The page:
Embracing the importance of coming together as a baseball family, MLB employees gathered at the MLB Network office in Secaucus, Chelsea office and the Office of the Commissioner in Manhattan on Tuesday, filling backpacks with school supplies to be sent to underprivileged children across the U.S. and in Latin America
Embracing the importance of coming together as a baseball family, MLB employees gathered at the MLB Network office in Secaucus, Chelsea office and the Office of the Commissioner in Manhattan on Tuesday, filling backpacks with school supplies to be sent to underprivileged children across the U.S. and in Latin America as part of an event organized by the Baseball Assistance Team (BAT).
“School’s coming up, and we have at least 500 children of our applicants out there, and they all have trouble putting food on the table and paying rent, so this is just a small way of making life a little bit easier for them,” said Erik Nilsen, the executive director of BAT.
While some volunteers packed pencil cases, others constructed cardboard boxes to transport the backpacks, and some even wrote heartfelt letters to the recipients.
“This is a very fulfilling experience, just knowing we are helping people in need and bringing a little light into their lives," said Winnie Fralick, a specialist in employee benefits.
A nonprofit organization, BAT was founded in 1986 by a group of former Major Leaguers to bridge the gap for those whose pensions didn’t cover their expenses. Since then, BAT has evolved and expanded to help a range of families, including those of Major and Minor League front-office personnel, and former Major and Minor League players, umpires, scouts and athletic trainers.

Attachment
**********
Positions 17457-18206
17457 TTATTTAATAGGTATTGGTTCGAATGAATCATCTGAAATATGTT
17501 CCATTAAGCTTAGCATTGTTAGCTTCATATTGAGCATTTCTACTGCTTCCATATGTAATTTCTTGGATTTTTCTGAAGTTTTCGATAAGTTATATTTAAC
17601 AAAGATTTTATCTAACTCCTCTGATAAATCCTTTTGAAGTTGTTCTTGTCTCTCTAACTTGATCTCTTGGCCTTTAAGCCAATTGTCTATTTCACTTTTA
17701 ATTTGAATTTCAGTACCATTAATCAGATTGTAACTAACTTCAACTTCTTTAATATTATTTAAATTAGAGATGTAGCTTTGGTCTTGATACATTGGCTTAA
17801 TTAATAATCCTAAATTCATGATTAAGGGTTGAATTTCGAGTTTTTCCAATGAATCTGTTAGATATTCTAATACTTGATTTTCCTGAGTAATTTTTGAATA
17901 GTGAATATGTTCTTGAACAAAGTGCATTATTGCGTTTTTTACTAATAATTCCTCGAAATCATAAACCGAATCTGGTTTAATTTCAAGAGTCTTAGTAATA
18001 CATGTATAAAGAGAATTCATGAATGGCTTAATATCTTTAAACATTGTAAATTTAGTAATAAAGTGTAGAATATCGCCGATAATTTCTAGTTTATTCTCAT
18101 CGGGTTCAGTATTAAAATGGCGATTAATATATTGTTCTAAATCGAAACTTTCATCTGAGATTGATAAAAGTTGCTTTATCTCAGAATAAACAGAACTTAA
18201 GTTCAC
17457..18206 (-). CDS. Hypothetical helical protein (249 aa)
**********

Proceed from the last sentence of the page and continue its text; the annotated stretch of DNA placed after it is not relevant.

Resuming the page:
In addition to supporting families who are dealing with financial and/or medical hardships, BAT offers drug and rehabilitation support and has launched a scholarship fund for members of the MLB community who aspire to advance their education. More recently, BAT has expanded to countries in Latin America, helping families get back on their feet after natural disasters.
The 30 Major League clubs play a large part in providing BAT with resources, as representatives from BAT visit each team during Spring Training to collect donations and spread awareness of the organization.
In preparation for Tuesday's event, Kevin Moss, manager of community affairs, reached out to the 30 clubs for fun contributions, including stickers and baseball cards, that could be added to the backpacks with the school supplies.
“I think it went great," John Schwarz, senior coordinator of community affairs, said. "Our volunteers were motivated and completed the backpacks quickly. It was great to see employees take time out of their busy day for BAT recipients."